By Bob Valiant, Ed. D.
I am often asked why I am so opposed to the drill-and-test curriculum that has been foisted on the public schools by corporatists and legislators over the past couple of decades in the name of accountability. There are many reasons, of course, but I will focus on what I consider the core issue here. The big issue for me is that the so-called reform efforts pay no attention to what is known about the brain and how we learn. As you read the following article, think about what research supports and the instruction that is actually going on in schools today. Then answer the question: What do you want for your children?
A growing body of research is helping us understand not only how the brain works, but what we can do to enhance learning. Parents and teachers now have available much of the information they need to help guide the development of their children. In this article we will review some of the areas cognitive researchers in many fields agree are important findings regarding the brain and learning. This paper will provide a brief narrative description of each research finding followed by some suggested strategies for the adult caregiver including learning activities directed specifically to the finding.
At birth, our brain is made up of tens of millions of basic neural networks, each programmed through natural selection to process a specific element of the environment such as a horizontal line, a color, or a specific action of a body part. The bad news is “you get what you got.” We are born hard-wired for these processes and any early damage or misalignment will generally not be replaced or repaired. The good news is that through learning and experience “work-arounds” can be developed for all but the most severe deficiencies.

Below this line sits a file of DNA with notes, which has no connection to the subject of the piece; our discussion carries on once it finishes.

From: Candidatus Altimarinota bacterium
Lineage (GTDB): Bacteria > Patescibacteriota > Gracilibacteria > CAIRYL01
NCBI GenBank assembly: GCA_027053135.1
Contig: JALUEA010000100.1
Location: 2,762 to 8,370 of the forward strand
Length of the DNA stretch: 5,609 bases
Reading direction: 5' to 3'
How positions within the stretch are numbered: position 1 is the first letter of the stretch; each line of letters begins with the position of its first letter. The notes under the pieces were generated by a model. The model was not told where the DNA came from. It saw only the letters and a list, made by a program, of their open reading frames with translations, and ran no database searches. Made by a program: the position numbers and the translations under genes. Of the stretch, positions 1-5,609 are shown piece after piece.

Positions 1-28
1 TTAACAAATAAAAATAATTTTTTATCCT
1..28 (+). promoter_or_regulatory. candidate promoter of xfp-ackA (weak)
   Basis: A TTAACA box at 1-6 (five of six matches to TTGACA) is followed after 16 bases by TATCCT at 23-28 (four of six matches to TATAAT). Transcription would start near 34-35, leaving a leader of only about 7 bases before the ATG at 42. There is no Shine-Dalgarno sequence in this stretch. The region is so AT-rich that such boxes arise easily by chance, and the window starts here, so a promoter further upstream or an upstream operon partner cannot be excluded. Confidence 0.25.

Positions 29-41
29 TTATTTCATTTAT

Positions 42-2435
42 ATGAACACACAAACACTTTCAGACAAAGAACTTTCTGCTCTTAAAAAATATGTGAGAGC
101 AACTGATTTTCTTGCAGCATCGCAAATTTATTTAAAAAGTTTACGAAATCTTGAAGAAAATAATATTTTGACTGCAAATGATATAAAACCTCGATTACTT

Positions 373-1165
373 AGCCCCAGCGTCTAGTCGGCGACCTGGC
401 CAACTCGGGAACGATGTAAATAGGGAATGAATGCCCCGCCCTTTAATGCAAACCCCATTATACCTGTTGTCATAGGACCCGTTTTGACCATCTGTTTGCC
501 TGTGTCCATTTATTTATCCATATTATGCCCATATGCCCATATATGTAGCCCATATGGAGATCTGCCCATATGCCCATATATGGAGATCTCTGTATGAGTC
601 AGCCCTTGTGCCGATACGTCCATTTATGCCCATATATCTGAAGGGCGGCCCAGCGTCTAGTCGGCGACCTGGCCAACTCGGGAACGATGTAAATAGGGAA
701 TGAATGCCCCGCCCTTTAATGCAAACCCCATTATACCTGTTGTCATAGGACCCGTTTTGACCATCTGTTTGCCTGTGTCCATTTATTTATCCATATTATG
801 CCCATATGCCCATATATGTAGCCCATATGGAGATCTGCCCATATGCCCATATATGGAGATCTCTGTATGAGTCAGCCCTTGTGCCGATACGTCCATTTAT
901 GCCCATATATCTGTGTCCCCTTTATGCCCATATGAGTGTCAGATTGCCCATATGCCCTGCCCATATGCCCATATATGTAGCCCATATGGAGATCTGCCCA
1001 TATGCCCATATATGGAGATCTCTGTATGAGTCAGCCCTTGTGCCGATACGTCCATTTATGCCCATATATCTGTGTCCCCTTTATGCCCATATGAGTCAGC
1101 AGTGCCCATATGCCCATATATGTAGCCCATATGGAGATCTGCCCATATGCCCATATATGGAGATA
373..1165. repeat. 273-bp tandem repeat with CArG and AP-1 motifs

The growing brain is especially well equipped for particular kinds of learning at certain stages of development. Although the basic neural connections are available at birth the brain can continue to develop additional connections throughout life. Spurts of development appear to take place for various brain functions at certain fairly specific life stages. For example, the brain structures that support higher-level decision making do not develop for most people until their late teens or early twenties. Knowing when these spurts occur can assist us in planning curriculum and experiential activities at a time when it is more likely to be assimilated. High-stakes assessments not at the appropriate developmental level are useless as measures of accountability and perhaps harmful to the children.
Infants form mental models about how the world works and, as they receive new information from the environment, they modify their theories to better explain to themselves what they are seeing, hearing, and feeling. As adults, we retain many of these explanations our early-childhood brain developed. We often trivialize evidence (including textbook learning) that refutes the original mental model. Once embedded, these early theories are difficult to dislodge.
One thing we can do to help children build flexible mental models that are continuously refined is to talk to them about their beliefs about how the world works and how they came to their conclusions. I am often amazed at the complex (and almost always incorrect) theories children have developed about such everyday things as rainbows, falling objects, evaporation, or behavior patterns of their friends. Once we know their current level of understanding we can provide activities that will help them gain experience in the field of inquiry and can suggest reading that might help build new knowledge. Reading without experience is a poor substitute, however.
Read the other areas of research in the science of children’s learning that current “ed reform” does not address.